|Budget Amount *help
¥1,200,000 (Direct Cost : ¥1,200,000)
Fiscal Year 1997 : ¥500,000 (Direct Cost : ¥500,000)
Fiscal Year 1996 : ¥700,000 (Direct Cost : ¥700,000)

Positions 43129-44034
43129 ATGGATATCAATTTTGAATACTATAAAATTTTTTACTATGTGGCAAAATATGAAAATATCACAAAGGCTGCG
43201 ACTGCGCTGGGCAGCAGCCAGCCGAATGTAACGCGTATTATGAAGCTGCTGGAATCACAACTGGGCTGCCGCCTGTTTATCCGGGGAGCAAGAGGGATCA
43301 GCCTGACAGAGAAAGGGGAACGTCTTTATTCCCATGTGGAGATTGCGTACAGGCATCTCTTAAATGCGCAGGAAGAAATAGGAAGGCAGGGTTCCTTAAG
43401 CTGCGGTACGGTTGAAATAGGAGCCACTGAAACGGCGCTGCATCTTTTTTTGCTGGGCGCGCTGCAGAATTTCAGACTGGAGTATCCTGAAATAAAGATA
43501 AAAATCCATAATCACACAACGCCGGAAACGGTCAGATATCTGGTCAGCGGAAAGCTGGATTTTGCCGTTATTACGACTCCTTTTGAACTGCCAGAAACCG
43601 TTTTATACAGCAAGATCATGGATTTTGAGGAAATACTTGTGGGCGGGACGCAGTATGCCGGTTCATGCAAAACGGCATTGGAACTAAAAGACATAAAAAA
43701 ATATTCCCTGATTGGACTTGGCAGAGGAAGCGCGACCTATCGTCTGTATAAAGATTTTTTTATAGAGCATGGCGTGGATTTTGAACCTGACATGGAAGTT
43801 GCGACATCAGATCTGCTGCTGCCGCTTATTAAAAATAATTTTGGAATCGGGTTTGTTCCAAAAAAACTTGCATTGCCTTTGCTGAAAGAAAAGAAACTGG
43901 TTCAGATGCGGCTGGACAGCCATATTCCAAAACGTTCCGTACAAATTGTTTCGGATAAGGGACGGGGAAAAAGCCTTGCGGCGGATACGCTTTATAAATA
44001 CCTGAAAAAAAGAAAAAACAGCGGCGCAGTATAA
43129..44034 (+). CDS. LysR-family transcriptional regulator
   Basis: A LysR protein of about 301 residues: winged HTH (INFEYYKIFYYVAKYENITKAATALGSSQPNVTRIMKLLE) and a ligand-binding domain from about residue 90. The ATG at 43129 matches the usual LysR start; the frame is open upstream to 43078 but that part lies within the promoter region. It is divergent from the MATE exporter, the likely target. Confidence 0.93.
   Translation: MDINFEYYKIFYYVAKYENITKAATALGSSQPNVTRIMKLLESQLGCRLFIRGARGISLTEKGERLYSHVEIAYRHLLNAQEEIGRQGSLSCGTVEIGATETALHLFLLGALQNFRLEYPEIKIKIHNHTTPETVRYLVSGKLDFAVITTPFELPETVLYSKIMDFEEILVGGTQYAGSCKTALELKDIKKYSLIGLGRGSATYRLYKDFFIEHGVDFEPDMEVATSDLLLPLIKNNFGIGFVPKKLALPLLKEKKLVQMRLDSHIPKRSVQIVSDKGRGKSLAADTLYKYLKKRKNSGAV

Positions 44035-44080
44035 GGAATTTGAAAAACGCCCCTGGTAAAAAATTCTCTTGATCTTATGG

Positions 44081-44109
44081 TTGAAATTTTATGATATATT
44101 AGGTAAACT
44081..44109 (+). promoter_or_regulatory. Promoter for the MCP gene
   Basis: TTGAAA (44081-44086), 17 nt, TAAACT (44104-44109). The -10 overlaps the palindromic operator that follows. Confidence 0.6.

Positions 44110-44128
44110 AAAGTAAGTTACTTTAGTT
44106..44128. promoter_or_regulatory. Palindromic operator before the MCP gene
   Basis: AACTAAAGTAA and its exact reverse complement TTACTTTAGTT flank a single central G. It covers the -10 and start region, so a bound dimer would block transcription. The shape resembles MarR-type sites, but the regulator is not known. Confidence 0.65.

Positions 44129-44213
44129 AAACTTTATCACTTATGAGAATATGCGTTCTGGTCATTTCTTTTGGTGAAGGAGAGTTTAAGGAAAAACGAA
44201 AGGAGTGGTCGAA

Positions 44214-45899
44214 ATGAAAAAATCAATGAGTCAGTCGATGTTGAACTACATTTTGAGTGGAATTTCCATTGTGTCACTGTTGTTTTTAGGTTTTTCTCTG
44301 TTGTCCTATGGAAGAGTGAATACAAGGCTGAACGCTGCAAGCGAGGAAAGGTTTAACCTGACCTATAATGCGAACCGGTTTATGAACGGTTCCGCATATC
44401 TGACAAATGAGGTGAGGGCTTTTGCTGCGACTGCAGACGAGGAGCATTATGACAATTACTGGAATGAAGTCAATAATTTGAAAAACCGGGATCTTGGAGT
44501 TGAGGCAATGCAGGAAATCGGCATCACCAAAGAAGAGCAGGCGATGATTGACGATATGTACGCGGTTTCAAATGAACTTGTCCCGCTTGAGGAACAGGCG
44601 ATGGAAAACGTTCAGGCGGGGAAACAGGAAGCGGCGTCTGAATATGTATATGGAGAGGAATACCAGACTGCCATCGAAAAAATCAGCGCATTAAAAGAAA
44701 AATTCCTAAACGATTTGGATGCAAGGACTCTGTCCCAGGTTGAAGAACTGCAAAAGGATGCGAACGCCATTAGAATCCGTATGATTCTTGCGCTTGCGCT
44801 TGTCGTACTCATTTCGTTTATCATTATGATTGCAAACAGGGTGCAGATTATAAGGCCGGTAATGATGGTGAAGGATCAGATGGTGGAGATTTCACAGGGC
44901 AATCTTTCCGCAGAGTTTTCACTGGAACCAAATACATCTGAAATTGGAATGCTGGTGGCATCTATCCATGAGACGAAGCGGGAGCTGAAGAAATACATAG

This research project was to analyze the process in which many festival events and folk performing arts are transformed, transplanted or invented, and aquire meanings, and generate people's identity in local context in modern Japan. First, the investigator redefined the idea of folklorism, developed by the German Volkskunde in early 1960s, and, secondly, tried to apply it to the selected festival events and folk performing arts. Those events and arts are the Fukue Festival in Fukue City, Goto islands, Nagasaki Prefecture, the Nio Dragon Festival in Nio Cho in Kagawa Prefecture, Shikoku Island, the local drum troupes in Hiroshima and Kagawa Prefectures, the local exposition held in Gifu Prefecture in 1988, and the Shirotori Bon Dance in Shirotori Cho, Gifu Prefecture. The investigator conducted the field research for each of those festival events and folk performing arts. The resuls are as follows. 1. After transplanting the Aomori Nebuta lantem float into the Fukue Festival scene as main program, the festival captured more popularity than before. 2. The Nio Dragon was originally a small straw dragon made by peasant people praying it for stopping the drought, and now it plays a principal role in the festival event organized by the local town office. 3. The local drum troupes are still in vogue in all parts of Japan. This boom is a process of inventing tradition among rural people through the folk performing arts. 4. The Local Exposition in Gifu was an opportunity when many festivals and performing arts were revaluated, reorganized and reproduced as symbols representing local idylic value. 5. The Shirotori Bon Dance was once an active form of recreation among the folk. Today, it is gradually becoming a tourism resource of local area.